Buyer's Guide: Light Kits
Next up is output control. All fluorescent systems control intensity by turning individual bulbs on and off, so your key light might have five bulbs blazing, and your fill light only three. The Savage system includes a rheostat for infinite control, though this may impact color temperature as well at lower power values. With some of the lights on the Lowel system you can use scrims to reduce lighting intensity, or of course move the light further from the subject if you have room.
As the name suggests, focusing mechanisms let you focus the intensity of the light. For example, the inner baffles on the Wescott system and particularly the egg crates on the Lowel lights enable a tightly-focused soft light that can add a touch of drama to a shoot, say by lighting only the head and shoulders of the subject. Many traditional tungsten lights, like some lights in the Lowel Kit, contain focus knobs that allow similar control. In contrast, the two systems on the left push out copious amounts of flat lighting that's impossible to focus.
Attachments also enhance your ability to control lighting. For example, barn doors let you precisely control the edges of your lighting. Since a solid frame is required for barn doors, this typically isn't an option on softboxes. Gels are a valuable tool for changing the color of your lighting, whether to match ambient lighting or create a specific effect, like yellowish lighting for warmth, or bluish for cold. The solid enclosures used on the Lowel system make it easy to attach frames that can hold the gels; with softboxes you'll have to jury rig your own technique for attaching gels, which often involves wooden clothpins.
Moving down the features table, stand height is an obvious concern for some producers, while a boom attachment allows you to extend the back light over the subject, a great convenience for keeping the stand out of the video. If your light kit doesn't include a boom stand, you should budget for one when buying or figure out how to attach the light to the ceiling or wall behind the subject.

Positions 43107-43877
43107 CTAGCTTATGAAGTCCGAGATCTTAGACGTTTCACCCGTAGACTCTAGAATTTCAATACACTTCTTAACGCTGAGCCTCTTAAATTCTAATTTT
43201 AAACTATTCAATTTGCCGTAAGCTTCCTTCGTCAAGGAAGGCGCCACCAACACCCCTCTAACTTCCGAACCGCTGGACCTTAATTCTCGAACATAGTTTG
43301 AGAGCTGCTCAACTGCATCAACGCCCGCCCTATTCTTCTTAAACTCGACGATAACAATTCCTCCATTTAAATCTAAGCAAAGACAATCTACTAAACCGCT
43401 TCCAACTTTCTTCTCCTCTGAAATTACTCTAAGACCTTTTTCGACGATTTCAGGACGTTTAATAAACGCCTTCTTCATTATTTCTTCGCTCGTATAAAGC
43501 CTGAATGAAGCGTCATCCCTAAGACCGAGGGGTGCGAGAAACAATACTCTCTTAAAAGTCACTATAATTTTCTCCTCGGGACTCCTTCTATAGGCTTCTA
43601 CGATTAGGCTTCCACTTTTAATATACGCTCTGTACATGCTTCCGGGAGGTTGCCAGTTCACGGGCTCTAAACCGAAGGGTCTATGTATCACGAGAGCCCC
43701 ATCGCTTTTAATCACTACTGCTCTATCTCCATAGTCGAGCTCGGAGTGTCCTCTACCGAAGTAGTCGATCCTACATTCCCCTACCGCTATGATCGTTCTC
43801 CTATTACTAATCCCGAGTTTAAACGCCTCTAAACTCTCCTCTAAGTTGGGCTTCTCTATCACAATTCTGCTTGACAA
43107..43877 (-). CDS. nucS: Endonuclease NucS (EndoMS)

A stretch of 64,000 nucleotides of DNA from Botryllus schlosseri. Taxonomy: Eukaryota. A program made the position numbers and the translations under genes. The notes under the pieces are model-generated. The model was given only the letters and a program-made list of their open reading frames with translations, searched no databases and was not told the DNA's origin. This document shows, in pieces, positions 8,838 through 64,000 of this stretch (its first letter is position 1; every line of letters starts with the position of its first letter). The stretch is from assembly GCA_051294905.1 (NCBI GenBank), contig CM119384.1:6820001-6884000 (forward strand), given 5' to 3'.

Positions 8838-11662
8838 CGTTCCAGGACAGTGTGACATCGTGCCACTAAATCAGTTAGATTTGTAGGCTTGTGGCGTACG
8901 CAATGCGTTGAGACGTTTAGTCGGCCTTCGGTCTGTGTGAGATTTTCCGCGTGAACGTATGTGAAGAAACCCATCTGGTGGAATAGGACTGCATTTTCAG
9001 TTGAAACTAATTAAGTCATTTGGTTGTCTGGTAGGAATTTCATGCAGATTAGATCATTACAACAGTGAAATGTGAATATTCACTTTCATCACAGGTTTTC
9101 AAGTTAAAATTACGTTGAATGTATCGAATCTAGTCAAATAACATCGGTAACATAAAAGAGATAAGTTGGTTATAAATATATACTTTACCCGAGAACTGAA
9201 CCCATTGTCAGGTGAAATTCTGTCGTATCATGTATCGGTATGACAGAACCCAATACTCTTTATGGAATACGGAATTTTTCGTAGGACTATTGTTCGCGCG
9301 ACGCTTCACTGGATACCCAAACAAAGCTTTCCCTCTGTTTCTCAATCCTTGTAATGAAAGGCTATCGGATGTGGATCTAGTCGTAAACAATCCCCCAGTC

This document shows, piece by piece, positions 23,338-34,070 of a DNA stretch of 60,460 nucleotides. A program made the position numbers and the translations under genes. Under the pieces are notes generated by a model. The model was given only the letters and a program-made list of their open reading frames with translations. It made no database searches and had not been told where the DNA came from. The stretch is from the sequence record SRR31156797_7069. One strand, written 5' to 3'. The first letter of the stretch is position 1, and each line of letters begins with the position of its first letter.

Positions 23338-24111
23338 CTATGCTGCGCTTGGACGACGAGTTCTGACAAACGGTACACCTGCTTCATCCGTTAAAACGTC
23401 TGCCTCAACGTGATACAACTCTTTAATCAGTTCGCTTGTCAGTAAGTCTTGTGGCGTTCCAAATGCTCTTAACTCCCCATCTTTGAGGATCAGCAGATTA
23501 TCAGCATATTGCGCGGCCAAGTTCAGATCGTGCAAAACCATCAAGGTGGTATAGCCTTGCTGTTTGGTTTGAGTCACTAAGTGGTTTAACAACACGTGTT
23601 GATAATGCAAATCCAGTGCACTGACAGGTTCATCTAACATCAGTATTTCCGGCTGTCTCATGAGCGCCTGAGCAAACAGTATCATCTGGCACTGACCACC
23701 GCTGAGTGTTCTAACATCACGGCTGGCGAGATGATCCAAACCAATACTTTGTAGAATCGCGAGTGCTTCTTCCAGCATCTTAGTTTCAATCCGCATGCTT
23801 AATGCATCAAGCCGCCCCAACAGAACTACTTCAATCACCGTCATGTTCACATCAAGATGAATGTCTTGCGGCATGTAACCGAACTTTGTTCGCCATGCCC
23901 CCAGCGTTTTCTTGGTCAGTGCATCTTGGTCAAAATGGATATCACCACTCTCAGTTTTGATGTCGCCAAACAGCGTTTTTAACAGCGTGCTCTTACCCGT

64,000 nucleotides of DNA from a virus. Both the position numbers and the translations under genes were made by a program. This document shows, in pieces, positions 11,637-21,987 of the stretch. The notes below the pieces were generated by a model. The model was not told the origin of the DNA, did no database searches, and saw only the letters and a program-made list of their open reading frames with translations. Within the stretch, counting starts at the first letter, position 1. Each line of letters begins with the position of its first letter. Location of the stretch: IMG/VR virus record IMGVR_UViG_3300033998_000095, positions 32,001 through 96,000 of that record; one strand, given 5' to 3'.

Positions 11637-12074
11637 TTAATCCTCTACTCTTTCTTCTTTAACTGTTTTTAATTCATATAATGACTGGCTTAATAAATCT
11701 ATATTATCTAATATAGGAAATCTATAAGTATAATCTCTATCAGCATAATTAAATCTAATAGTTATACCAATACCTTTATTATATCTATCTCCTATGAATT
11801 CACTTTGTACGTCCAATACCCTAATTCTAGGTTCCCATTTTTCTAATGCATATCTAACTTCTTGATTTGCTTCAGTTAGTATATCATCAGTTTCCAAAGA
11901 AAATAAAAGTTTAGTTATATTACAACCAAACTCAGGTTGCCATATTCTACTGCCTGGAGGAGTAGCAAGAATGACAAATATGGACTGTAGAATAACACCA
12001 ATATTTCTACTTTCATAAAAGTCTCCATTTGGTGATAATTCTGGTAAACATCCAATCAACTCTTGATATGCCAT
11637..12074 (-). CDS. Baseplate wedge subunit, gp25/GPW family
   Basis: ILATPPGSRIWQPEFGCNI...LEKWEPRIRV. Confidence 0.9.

Regarding the final item, cases, a hard body will always protect better than a soft base, and wheels are always a good thing, particularly when the kit weighs 60 pounds or more.
Other Lighting Considerations for Online Video
What else to consider? If you actually get to touch the kit before buying, check the construction of critical load bearing pieces. Many of the connectors and fasteners on inexpensive kits are made of plastic, and are one over-enthusiastic twist away from being worthless. Also assess the durability of the softbox, considering the strength of the materials, the soundness of the seams and the robustness of the rod/fabric connector. If you're looking for a truly portable systems, does it feel like it will last through twenty or thirty setups?
Also consider the stability of the light stands. Cheaper stands are lighter and less stable, and more subject to easily tipping over. The best stands are air-cushioned, so sections descend slowly if they get loose, protecting the lighting gear from a quick drop, and your fingers from a painful pinch. Cheaper stands use inner springs to cushion any drops, which aren't as effective and won't protect your fingers. Before buying any of this gear, check reviews on Amazon and B&H, particularly for the less expensive kits.
Finally, like everything else, when it comes to lighting, you get what you pay for. The least expensive kits will let you produce sufficient light to shoot with zero gain, and create shadowed and flat lighting, but will be time consuming to set up and tear down and likely won't withstand the rigors of portable use. They're great kits for novices and for basic use, but if you need portability and/or the ability to create truly dramatic lighting effects, you'll have to pay a lot more.